Plan to set out home grown or purchased transplants after the last spring frost date. Start plants indoors in flats or pots 8 to 10 weeks before the average last frost date. Set hot pepper plants 12 to 15 inches apart, larger bell types 15 to 18 inches apart. Provide windbreaks to minimize transplant shock.
Sunlight: Grows best in a site that receives full sun.
Soil: Your hot peppers need to have a seed-starting soil mixture that supports their nutrition and hydration needs so that pepper seeds turn into seedlings.
Water: The soil needs to have a moist texture to a 6-inch depth. Enthusiastic watering may backfire and cause waterlogged soil. Using a container with multiple drainage holes and well-drained soil combats any form of being waterlogged. This open ecosystem allows excess water to escape from the container while nourishing the pepper plant. Over-watering, the lack of drainage holes and compacted soil contribute to root rot, which causes slow die-back of the entire plant.
Temprature: 60 to 85 degrees Fahrenheit
Fertilizer: Peppers are light feeders. If you work 5-10-10 fertilizer into the soil prior to transplanting, that s probably sufficient. You can also side-dress the plants with a light sprinkling of 5-10-10 when blossoming starts, just to give them a boost if needed.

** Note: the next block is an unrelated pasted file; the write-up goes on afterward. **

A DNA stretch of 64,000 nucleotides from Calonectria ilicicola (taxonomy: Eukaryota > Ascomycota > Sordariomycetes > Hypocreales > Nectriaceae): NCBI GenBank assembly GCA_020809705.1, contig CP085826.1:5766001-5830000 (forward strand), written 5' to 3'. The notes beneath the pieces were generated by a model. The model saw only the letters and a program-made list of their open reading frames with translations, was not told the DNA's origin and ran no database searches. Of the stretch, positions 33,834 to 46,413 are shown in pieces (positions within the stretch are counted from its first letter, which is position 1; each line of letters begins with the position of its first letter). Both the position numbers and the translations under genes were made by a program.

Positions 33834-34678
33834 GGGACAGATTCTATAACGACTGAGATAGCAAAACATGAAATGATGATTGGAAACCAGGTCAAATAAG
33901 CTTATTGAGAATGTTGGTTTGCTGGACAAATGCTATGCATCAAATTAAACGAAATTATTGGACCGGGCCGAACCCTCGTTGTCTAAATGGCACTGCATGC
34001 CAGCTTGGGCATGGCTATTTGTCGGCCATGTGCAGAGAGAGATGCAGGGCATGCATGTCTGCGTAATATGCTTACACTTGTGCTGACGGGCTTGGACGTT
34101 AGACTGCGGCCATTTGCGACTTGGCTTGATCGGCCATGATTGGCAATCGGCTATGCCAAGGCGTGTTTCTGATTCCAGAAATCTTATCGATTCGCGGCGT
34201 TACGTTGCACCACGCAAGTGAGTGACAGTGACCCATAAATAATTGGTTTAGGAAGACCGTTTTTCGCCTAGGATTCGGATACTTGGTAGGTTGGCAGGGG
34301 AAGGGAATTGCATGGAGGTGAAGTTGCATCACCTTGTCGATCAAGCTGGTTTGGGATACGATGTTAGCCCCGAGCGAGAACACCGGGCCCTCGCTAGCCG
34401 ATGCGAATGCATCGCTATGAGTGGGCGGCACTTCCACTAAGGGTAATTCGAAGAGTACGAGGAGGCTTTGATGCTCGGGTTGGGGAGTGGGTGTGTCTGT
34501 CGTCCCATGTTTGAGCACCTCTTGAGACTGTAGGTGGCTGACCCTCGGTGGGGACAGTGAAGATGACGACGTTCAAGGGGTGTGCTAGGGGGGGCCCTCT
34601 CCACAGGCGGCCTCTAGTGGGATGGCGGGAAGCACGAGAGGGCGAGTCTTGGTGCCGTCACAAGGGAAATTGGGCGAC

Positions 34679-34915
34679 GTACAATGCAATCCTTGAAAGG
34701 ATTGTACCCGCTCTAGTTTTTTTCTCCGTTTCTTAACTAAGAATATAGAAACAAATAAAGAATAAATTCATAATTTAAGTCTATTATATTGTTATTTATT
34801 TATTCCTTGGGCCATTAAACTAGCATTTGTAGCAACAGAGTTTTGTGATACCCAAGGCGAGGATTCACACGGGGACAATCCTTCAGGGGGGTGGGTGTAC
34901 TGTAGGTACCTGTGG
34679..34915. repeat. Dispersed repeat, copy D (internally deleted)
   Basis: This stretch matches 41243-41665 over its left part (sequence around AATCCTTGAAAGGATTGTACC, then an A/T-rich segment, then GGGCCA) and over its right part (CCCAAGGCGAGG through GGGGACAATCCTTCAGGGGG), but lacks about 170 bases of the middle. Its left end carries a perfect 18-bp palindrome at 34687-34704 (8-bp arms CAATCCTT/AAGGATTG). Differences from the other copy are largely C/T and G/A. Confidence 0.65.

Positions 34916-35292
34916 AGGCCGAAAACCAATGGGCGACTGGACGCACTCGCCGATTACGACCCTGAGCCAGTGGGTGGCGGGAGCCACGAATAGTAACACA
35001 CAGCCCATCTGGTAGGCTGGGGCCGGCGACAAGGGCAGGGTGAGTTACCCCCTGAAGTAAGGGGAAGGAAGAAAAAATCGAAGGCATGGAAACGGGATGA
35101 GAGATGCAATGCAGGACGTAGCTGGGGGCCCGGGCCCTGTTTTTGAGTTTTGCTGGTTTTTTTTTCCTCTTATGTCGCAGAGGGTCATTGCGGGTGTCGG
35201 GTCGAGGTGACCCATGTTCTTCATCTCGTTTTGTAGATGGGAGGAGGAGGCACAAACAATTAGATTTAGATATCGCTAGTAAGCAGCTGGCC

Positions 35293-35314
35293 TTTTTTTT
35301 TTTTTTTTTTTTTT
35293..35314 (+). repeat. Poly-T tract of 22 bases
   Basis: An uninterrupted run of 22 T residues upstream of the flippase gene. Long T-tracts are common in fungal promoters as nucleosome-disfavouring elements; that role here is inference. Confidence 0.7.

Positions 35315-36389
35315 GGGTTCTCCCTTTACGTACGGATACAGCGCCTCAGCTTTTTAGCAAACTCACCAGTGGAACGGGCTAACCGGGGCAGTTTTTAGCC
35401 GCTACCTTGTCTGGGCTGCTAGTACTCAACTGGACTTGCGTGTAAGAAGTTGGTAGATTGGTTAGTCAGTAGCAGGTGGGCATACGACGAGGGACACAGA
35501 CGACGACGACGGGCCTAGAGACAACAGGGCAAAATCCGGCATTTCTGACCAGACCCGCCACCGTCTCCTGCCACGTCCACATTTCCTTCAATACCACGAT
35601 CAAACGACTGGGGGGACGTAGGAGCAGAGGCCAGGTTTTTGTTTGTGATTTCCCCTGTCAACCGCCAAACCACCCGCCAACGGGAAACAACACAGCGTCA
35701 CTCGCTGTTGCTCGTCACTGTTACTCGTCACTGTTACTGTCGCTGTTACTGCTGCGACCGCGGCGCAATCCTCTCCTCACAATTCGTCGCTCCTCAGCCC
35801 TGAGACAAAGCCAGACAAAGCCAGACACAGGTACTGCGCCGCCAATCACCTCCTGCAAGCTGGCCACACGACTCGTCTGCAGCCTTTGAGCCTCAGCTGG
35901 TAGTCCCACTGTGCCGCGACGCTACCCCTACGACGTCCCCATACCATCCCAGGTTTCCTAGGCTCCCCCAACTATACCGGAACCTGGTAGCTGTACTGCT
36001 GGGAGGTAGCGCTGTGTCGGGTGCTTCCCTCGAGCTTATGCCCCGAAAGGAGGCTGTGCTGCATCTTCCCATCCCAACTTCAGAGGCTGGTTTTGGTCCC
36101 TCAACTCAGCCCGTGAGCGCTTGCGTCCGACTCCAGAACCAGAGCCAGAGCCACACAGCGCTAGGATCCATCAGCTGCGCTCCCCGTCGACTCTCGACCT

Harvesting: Most peppers, except for a few varieties like Sweet Banana, are green when young. Though bell peppers come in many colours, such as red, yellow, and purple, you can eat any of them in the green stage. However, they are sweeter if you let them ripen until the colour is fully developed. Harvest by cutting through the stem of each fruit with a knife or with pruners. You can have an almost-continuous harvest from your pepper plants by cutting often, as this encourages the plant to keep blossoming, especially in the beginning of the summer.
- Provide deep watering weekly for pepper plants.
- Support bushy, heavy-yielding plants with 2-foot-high cages, or stake them.
- Apply heavy organic mulches when summer heat begins to peak.
- Temperatures over 90 degrees F can cause buds and blossoms to drop; the condition is more serious if humidity is low also.
- Chilli pepper contains an impressive list of plant derived chemical compounds that are known to have disease preventing and health promoting properties.
- Chillies contain health benefiting an alkaloid compound in them, capsaicin, which gives strong spicy pungent character.
- Early laboratory studies on experimental mammals suggest that capsaicin has anti-bacterial, anti-carcinogenic, analgesic and anti-diabetic properties.
- It also found to reduce LDL cholesterol levels in obese individuals.
- Fresh chilli peppers, red and green, are rich source of vitamin-C.
- 100 g fresh chillies provide about 143.
- 7 µg or about 240% of RDA.
- Vitamin C is a potent water-soluble antioxidant.
- It is required for the collagen synthesis in the body.
- Collagen is the main structural protein in the body required for maintaining the integrity of blood vessels, skin, organs, and bones.
- Regular consumption of foods rich in vitamin C helps the body protect from scurvy; develop resistance against infectious agents (boosts immunity) and scavenge harmful, pro-inflammatory free radicals from the body.
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